Sarcoidosis is a disease in which inflammation occurs in the lymph nodes, lungs, liver, eyes, skin, or other tissues.
The exact cause of sarcoidosis is unknown. What is known is that when a person has the disease, tiny clumps of abnormal tissue (granulomas) form in certain organs of the body. Granulomas are clusters of immune cells.
The disease can affect almost any organ. It most commonly affects the lungs.
Doctors think that having certain genes makes it more likely for a person to develop sarcoidosis. Things that may trigger the disease include infections with bacteria or viruses. Contact with dust or chemicals may also be triggers.
The disease is more common in African Americans and Caucasians of Scandinavian heritage. More women than men have the disease.
The disease often begins between ages 20 and 40. Sarcoidosis is rare in young children.
A person with a close blood relative who has sarcoidosis is nearly five times as likely to develop the condition.
There may be no symptoms. When symptoms do occur, they can involve almost any body part or organ system.
Almost all people affected by sarcoidosis have lung or chest symptoms:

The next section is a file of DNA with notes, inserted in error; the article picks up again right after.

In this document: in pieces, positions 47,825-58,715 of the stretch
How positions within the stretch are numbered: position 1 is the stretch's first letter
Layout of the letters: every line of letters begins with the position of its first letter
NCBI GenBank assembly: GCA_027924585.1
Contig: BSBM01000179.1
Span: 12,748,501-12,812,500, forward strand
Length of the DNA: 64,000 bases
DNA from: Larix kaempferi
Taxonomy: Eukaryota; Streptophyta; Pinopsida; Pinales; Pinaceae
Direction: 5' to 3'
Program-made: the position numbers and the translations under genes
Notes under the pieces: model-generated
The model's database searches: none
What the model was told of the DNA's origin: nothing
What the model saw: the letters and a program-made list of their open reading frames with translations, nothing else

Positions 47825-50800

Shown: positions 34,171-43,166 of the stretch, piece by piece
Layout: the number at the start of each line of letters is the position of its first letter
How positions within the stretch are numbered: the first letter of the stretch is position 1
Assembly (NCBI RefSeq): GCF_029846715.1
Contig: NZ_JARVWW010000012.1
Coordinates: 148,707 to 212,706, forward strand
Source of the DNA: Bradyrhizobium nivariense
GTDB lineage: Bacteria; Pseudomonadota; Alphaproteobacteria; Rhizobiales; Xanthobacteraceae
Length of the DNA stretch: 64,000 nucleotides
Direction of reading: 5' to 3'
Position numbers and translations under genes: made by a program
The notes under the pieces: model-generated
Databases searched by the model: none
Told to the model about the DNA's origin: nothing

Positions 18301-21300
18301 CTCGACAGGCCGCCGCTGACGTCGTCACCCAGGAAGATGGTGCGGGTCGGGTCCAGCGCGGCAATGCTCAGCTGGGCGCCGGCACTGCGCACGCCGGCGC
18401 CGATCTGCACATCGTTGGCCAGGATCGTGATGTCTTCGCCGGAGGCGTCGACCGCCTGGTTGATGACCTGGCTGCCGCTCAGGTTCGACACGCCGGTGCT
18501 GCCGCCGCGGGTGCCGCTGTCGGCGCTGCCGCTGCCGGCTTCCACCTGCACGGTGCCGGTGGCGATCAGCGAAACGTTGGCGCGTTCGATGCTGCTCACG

Sarcoidosis symptoms will often get better without treatment.
If the eyes, heart, nervous system, or lungs are affected, corticosteroid medicine is usually prescribed. This medicine may need to be taken for 1 to 2 years.
Medicines that suppress the immune system (immunosuppressive medicines) are sometimes also needed.
In rare cases, people with very severe heart or lung damage (end-stage disease) may need an organ transplant.
Many people with sarcoidosis are not seriously ill, and they get better without treatment. Up to half of all people with the disease get better in 3 years without treatment. People whose lungs are affected may develop lung damage.
Overall death rate from sarcoidosis is less than 5%. Causes of death include:
Bleeding from the lung tissue
Heart damage, leading to heart failure and abnormal heart rhythms
Denis Hadjiliadis, MD, MHS, Associate Professor of Medicine, Pulmonary, Allergy, and Critical Care, Perelman School of Medicine, University of Pennsylvania, Philadelphia, PA. Also reviewed by David Zieve, MD, MHA, Isla Ogilvie, PhD, and the A.D.A.M. Editorial team.